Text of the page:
You can’t blame him. Back in July (when universities might, just have had time to prepare for any changes to government guidance) scientific advisor Devi Sridhar offered the Scottish Government advice which Sturgeon promised she would consider carefully, committing to a response “over the next few days”.
A month on both Rennie and the wider sector were still waiting a response to that advice. Curiously on Tuesday Sturgeon announced 11 new virus testing centres, including one in St Andrews. Was it coincidence that St Andrews already has international students arriving to complete their quarantine?
The “news” was on guidance changes that evidently are coming. Sturgeon announced:
We will publish revised guidance for colleges, universities and student accommodation, reflecting the most up-to-date scientific advice, by next Tuesday, 1 September. We are still finalising some of the details, including those about testing.
This at least implies that we’ll get some of the science or modelling that the revision is based on, and that testing will form a major part of the revision – not least because Sturgeon added:
Testing has an important part to play in how we protect the student community, and wider communities where student populations are based. The new walk-in testing centre in St Andrews, to which I referred yesterday, will be an important part of that. Further walk-in testing centres will be established across the country between now and October. One of the priorities for those is to look at locations that support student populations.
But there’s clearly more to come too:
We are looking very carefully at all the details of the different steps that we have to take – not just at testing. Detail will be published early next week.
Noting that student migration will represent “the biggest movement of people since the lockdown”, Rennie tried to get an answer on whether all students would be asked to get a test both on arrival and on day 5 – pushing Sturgeon both on testing capacity and student rules (“ will it be a condition of their studies?”)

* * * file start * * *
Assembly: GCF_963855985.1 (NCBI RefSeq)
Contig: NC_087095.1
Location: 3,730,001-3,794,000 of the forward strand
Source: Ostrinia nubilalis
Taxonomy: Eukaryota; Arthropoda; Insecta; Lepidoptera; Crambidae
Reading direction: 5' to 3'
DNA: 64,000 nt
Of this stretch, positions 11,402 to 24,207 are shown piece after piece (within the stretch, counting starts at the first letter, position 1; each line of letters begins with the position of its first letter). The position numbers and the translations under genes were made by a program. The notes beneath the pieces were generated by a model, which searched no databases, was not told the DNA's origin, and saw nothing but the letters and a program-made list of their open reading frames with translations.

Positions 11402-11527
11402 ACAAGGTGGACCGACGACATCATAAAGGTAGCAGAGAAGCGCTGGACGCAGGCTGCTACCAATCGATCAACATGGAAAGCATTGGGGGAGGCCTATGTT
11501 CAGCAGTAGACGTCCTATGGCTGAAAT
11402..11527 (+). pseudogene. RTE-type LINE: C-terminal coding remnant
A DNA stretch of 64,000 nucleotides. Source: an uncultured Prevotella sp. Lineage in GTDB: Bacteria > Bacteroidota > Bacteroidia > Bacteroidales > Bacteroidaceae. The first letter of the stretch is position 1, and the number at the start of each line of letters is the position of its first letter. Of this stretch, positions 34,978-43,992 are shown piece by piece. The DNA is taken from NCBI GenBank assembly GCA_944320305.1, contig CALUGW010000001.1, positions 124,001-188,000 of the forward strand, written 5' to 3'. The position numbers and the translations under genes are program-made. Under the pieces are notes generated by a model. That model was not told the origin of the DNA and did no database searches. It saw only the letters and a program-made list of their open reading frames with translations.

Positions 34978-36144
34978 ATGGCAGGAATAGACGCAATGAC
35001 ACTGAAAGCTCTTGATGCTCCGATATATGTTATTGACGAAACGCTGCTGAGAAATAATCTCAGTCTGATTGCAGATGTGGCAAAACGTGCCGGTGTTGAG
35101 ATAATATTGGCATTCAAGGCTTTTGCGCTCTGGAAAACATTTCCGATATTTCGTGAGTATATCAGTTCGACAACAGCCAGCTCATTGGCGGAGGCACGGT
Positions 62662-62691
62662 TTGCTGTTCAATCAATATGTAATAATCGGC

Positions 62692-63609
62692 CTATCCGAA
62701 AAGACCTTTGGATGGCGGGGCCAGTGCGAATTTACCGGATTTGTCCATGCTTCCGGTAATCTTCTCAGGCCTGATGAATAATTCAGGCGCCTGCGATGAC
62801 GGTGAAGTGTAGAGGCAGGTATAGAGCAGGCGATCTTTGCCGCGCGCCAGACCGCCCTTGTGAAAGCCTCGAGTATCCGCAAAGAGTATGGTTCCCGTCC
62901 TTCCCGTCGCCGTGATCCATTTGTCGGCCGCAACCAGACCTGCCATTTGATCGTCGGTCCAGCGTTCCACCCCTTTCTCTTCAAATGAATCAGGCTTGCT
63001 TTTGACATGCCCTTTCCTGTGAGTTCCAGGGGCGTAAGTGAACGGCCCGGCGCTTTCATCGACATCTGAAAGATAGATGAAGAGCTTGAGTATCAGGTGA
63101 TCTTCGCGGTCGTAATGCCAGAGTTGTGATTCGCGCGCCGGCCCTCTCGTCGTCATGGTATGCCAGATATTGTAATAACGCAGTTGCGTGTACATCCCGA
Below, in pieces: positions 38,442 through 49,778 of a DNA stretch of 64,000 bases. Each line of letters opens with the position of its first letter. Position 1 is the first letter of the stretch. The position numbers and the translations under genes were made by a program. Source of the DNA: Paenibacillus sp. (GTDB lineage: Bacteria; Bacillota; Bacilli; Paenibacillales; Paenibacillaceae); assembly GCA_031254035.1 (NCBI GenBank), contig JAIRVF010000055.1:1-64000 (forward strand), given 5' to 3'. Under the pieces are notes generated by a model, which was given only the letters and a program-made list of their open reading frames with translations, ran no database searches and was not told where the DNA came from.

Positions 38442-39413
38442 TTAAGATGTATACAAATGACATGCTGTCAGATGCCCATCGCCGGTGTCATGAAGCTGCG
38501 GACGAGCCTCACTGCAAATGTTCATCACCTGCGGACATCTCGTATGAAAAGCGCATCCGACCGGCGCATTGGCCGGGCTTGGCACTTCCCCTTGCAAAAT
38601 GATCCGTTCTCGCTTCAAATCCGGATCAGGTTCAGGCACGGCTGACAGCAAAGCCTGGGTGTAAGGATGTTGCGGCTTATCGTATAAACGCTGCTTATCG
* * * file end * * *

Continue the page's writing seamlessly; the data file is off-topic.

Inevitably, she was none too keen to ruin her big Tuesday reveal but did remind the chamber of the current guidance to universities. She also suggested a significant level of cooperation on testing capacity and universities is coming:
I am not going to give the specific detail on that, because I want to make sure that we properly finalise it and take the decisions that we think are right and are based on the best advice, and that we have the delivery mechanisms in place.
Later for the Greens, Mid Scotland and Fife’s Mark Ruskell asked specifically about measures to prevent Covid-19 outbreaks as students begin to return to campuses. After a standard answer, Ruskell used the exchange to dig into a row brewing at St Andrews about the balance between in-person and online teaching intended for the term.
Sturgeon did say that “no sector of the economy should be put under pressure to do things that we do not advise” and that the government has been “very clear on the need for a form of blended learning”, but this in the end is a row about the strength of the blend – as she added “different institutions will take different decisions based on their circumstances, and that is right and proper.”
But her final line was very interesting:
All of them [universities] must have regard – very serious regard – to how they keep their student communities and the staff who work in their institutions safe, and to how they ensure that their arrangements do not pose a risk to the wider communities in which they are located.
There’s a danger in over analysis here – for example there is no prospect that universities in Scotland could avoid posing some risk to local communities this Autumn unless they instruct all students to not come at all – and that’s not a proposal on the table.
What’s interesting is the framing here – that the responsibility for minimising the risk of transmission that student migration poses is being allocated firmly to universities. Instinctively this makes sense – but as DK noted on the site on Monday and I noted last week, it probably isn’t that simple in the round.
For those outside of Scotland, it’s dangerous to discern education policy patterns – but given the way decisions reached in Scotland have ended up impacting education everywhere else recently, it would be well worth keeping an eye on the announcement(s) on Tuesday for clues as to what will happen next.